On the day that they wanted to run the search warrants, we got a large spool with several thousands of dollars worth of copper. The officers would go to the first place, tell the people the spool was stolen, the owners would buy it anyway, and the officers would arrest them for felony theft based on the value of the large spool that they just "boguth". Then they ran the search warrant at the location for the records and other documents that I put in the warrant.
Besides making a few good cases, it also got some press and made scrap dealers a lot more cautious about buying copper.
When a material like copper suddenly increases in value, it becomes very tempting even for formerly legitimate businesses to resist the urge for quick profits. My best "markup" case is the guy who walked away from McCoy's Building Supply with two large spools of wire worth $1600 and drove a few blocks to the local scrap metal purchaser and sold them for about $400. I tend to believe the purchaser knew the story, considering the wire couldn't look much like scrap. I guess we need to try the Houston sting.
OK, so the Texas legislature has responded to this problem by passing HB 1766 making the theft of copper, bronze, or aluminum wiring a state jail felony at a minimum. Specifically, the enhancement applies to "insulated or noninsulated wire or cable that consists of at least 50 percent: (i) aluminum; (ii) bronze; or (iii) copper."
Question: How does the state prove the content of the wiring or cable is at least 50% of one of those metals? Does it require scientific analysis? If so, who does it? DPS is not currently equipped to do that type of analysis, but they could be -- the question is, do they need to be? If not DPS, who else could do it?
Chew on them, if they dent they are 50% or those materials or more. Why doesn't anyone think through these things enough to consider testing anf financing before the bill is passed. In the present presumption-happy legislative state of mind, how about a presumption that if it is stolen it is at least these minimum amounts.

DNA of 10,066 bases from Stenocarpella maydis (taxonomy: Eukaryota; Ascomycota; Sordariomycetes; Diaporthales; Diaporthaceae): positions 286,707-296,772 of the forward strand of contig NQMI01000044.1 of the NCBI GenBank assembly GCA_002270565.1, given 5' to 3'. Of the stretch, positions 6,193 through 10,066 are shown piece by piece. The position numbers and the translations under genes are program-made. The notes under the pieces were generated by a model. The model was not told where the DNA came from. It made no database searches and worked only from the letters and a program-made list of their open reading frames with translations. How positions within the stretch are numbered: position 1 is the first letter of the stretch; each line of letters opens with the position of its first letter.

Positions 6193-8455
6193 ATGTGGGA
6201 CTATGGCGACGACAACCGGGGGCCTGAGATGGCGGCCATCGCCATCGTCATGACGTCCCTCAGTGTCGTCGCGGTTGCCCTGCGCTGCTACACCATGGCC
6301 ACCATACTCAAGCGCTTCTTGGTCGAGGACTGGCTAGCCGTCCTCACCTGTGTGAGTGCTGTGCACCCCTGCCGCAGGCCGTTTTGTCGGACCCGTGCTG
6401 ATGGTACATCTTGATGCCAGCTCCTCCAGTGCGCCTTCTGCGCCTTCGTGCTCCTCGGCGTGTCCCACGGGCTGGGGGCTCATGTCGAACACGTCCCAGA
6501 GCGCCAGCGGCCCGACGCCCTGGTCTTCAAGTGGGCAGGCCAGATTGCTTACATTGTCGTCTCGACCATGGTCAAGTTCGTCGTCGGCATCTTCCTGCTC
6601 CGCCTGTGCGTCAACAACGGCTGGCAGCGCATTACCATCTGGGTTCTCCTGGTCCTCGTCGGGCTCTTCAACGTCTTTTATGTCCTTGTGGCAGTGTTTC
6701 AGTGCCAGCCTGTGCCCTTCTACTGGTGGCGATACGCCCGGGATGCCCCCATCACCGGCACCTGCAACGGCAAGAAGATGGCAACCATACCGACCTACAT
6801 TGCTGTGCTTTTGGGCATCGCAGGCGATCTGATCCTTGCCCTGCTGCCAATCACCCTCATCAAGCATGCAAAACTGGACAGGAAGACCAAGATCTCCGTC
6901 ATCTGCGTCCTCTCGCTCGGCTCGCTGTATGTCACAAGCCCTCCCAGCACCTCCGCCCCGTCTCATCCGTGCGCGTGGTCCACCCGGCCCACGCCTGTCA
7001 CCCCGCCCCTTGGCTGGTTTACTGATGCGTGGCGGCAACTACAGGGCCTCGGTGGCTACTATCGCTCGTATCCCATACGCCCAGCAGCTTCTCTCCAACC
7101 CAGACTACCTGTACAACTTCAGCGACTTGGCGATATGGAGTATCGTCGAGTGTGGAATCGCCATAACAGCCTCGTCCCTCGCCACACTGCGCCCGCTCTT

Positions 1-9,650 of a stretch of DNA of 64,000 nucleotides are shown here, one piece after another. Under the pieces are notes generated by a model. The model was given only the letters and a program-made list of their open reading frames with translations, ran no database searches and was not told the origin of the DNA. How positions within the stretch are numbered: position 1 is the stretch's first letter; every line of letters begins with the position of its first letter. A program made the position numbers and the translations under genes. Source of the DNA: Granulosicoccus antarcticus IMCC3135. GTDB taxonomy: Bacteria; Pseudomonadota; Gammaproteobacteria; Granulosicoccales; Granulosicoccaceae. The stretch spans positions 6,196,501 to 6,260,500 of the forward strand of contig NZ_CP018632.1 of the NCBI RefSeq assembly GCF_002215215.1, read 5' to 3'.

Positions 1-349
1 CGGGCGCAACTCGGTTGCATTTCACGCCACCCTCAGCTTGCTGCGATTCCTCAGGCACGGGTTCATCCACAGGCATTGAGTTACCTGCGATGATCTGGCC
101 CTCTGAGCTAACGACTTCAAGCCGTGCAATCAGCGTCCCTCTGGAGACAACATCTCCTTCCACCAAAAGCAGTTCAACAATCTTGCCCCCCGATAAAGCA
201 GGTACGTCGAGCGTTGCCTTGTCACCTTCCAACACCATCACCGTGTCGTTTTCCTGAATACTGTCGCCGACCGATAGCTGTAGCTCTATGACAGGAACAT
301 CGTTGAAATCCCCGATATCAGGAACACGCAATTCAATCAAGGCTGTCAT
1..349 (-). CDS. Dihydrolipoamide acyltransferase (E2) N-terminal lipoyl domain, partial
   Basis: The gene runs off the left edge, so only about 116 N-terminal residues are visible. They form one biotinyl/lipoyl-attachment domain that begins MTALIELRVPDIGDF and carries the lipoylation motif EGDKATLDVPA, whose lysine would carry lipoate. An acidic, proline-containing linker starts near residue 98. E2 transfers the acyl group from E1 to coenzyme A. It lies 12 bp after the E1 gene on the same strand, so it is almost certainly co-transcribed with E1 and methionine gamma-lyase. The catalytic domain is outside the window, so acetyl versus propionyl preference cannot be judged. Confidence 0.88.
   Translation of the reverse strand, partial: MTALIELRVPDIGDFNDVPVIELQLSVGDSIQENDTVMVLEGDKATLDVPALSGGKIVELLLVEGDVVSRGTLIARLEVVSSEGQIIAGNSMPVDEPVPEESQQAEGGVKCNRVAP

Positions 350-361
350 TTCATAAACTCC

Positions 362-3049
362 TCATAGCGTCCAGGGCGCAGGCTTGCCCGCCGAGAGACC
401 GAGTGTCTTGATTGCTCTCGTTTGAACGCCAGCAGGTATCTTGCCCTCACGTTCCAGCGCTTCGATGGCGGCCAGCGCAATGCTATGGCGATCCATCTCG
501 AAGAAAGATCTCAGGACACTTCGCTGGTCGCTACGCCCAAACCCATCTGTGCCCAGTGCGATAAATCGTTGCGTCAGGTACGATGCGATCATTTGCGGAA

I'm waiting for the theft by check case that includes a couple of dollars worth of speaker hook-up wire or an extension cord. A state jail felony.
Unless the proprietor is over 65 years of age.
Copper and Aluminum are elements.
Bronze is shorthand for "copper alloy" but is redundant in this case because any bronze or brass will itself be more than 50% Copper.
Also the 50% is vague... is it 50% by mass or by volume?
I can't help but imagine a man-sized bug light!
Austin Energy evaluating security after man burned in suspected copper theft
By Matt Presser
Thursday, February 28, 2008
Austin Energy is evaluating the security at its facilities after officials say a man was seriously burned while trying to steal copper wire from an East Austin electricity substation.
On Wednesday afternoon, the man received 80,000 volts of electricity while trying to steal some copper wiring inside Kingsbury substation near Airport Boulevard and Springdale Road, officials said. Power went out around 3:30 p.m. for 7,300 customers and was restored about 5:30 p.m. The man, who had burns over 100 percent of his body, was flown to Brooke Army Medical Center in San Antonio. Austin-Travis County EMS spokesman Warren Hassinger said the man was in "extremely critical" condition Thursday. His name has not been released.
Full story is here. (statesman.com)
Some homes worth less than their pipes
Thieves now stealing valuable metals from foreclosed homes
BROCKTON, Massachusetts - Shards of broken glass outside the basement window of 31 Vine Street hint at the destruction inside the three-story home.
Thieves smashed the window to break in and then gutted the property for its copper pipes � a crime that has spread across the United States as the economy slows and foreclosed homes stand empty and vulnerable.
"They cut it here and then pulled it right out of the wall," real estate broker Marc Charney said, pointing to broken plaster near a wrecked baseboard heating system in the 2,774-sq-ft home in Brockton, Massachusetts, a working-class city of 94,304 people.
Similar stories are unfolding nationwide as a glut of home foreclosures coincides with record highs in the price of copper and other metals.